‘I Know This Much Is True’: Critics Are ‘Warning’ Viewers That the HBO Series is Very Dark
I Know This Much Is True is a new HBO series starring Mark Ruffalo. The Marvel Cinematic Universe alum plays twins in the miniseries, which was released on May 10 of this year. While Ruffalo has received rave reviews for his acting, critics are already calling the series things like “devastating” for its dark subject matter.
Mark Ruffalo stars as two twin brothers in the 6-episode TV show ‘I Know This Much Is True’
In one of HBO’s newer series, I Know This Much Is True, actor Mark Ruffalo portrays two twin brothers. As Time reported on the two characters’ backgrounds:
Dominick and Thomas Birdsey are as different as identical twins can be. Born six minutes apart on opposite sides of midnight on New Year’s Eve 1950, they began life at the end of one decade and the beginning of the next—with separate birthdays and, as students during the Vietnam War, divergent draft numbers.
The 40-year-old twins are very distinct personalities — making Ruffalo’s job that much harder. Time also reports on the show’s “ceaseless torrent of misfortune,” warning: “Comfort TV this is not.” However, the writer didn’t seem to think that the darkness paid off. The critic wrote:
Though writer-director Derek Cianfrance smartly dilutes the melodrama with the same blunt realism that made his 2010 film Blue Valentine a gut punch, he doesn’t entirely succeed at bringing the narrative down to earth.
‘I Know This Much Is True’ characters seem to be ‘cursed’, reviews say
The Hollywood Reporter‘s review wasn’t much different in terms of tone.
“You name the adversity and it comes into play in I Know This Much Is True,” THR wrote. The characters, they muse, appear “endlessly cursed.”(We’ll spare you their list of traumas in the sake of spoilers — in case are still brave enough to watch). The review continued:
Like the book it’s based upon, Cianfrance’s limited series is a tragedy of the deepest and most spiraling sort — not a pandering effort to jerk tears from the fragile viewer, but a torrent of grounded misery so unrelenting it passes from Strindberg to Shakespeare to something biblical.
The Telegraph also pointed out that the novel on which the HBO series was based was once part of Oprah Winfrey’s book club.
“Oprah likes a story that packs an emotional punch, and this one will pummel you to the floor,” the reviewer wrote about I Know This Much Is True.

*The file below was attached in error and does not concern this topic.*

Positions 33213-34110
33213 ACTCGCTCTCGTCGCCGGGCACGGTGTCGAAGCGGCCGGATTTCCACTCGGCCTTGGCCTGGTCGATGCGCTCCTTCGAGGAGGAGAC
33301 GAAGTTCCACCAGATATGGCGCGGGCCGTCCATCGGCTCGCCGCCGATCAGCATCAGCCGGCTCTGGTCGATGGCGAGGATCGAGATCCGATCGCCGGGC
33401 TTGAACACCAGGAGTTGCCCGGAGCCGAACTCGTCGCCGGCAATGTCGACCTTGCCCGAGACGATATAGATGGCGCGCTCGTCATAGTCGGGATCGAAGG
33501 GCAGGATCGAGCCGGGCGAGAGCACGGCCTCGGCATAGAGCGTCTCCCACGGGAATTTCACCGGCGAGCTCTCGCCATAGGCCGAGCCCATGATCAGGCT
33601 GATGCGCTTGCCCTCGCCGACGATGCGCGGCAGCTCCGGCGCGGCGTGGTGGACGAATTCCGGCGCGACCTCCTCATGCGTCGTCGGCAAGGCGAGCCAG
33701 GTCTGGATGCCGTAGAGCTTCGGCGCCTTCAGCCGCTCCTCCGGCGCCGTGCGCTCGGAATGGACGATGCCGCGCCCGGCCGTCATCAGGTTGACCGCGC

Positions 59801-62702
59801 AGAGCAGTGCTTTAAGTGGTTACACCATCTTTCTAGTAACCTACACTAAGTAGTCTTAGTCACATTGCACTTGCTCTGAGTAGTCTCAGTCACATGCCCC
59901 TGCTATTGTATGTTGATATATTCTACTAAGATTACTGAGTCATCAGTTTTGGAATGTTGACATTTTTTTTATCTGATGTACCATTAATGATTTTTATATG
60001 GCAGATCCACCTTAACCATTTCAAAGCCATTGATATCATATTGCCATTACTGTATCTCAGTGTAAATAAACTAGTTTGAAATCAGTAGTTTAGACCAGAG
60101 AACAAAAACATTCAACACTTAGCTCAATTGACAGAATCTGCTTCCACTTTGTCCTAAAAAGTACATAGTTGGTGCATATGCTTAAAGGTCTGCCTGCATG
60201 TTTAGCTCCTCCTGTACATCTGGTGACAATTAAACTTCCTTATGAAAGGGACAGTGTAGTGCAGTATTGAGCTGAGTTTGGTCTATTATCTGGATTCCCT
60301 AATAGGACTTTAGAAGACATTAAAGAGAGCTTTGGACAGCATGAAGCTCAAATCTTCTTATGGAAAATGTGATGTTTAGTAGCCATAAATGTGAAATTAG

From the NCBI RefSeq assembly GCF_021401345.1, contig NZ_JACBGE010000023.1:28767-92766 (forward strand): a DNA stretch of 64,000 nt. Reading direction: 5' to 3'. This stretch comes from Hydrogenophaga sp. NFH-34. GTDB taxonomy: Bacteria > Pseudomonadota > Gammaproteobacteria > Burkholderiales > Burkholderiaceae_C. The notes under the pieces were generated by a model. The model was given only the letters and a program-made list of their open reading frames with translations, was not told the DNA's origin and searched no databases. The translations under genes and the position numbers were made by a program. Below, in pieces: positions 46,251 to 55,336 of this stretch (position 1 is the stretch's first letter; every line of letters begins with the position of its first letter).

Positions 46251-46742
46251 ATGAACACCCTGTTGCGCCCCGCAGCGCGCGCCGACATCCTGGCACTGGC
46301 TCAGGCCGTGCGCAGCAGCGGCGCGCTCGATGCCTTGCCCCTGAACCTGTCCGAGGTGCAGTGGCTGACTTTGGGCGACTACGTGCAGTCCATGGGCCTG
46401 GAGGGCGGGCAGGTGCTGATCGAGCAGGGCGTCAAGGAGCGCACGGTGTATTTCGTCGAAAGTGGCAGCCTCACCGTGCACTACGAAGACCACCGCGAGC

The AV Club reported grimly, “if you aren’t already mired in sadness, here comes HBO’s I Know This Much Is True to fully extinguish any spark of levity you might have had left.” The publication didn’t recommend binge-watching this particular series “unless you really have a hankering to wallow.” Overall, I Know This Much Is True was too much of a bummer for the reviewer.
As the critique concluded, “Do you really want to spend six hours of your life feeling as sad as can possibly be?”
The new HBO series is a ‘heavy, heavy show’, according to critics
Collider featured one of the few reviewers who actually recommended I Know This Much Is True. Still, they featured a “warning” at the top of the article. The reviewer cautioned:
I Know This Much Is True is a heavy, heavy show. That’s the lead I’m going with for this review. As a reporter, I was taught to put the most important information up front, and if I owe you nothing else, it’s that simple warning.
The review went on to call I Know This Much Is True “devastating from start to finish.”
“It’s the kind of show that puts you in an emotional chokehold and never lets go,” they wrote. Collider acknowledged that the subject matter might be too traumatic for some viewers.
“The show’s unrelenting bleakness certainly won’t be for everyone, and none of the characters are especially ‘likable,'” they continued. However, the reviewer thought the series came together as a whole, and it made an impact.
“And yet… and yet… I absolutely loved it,” the critic wrote. The Collider writer concluded:
Those brave enough to watch I Know This Much Is True in its entirety will be richly rewarded by this sweet, sad gem of a series, which boasts stellar writing and marvelous performances from a very impressive ensemble.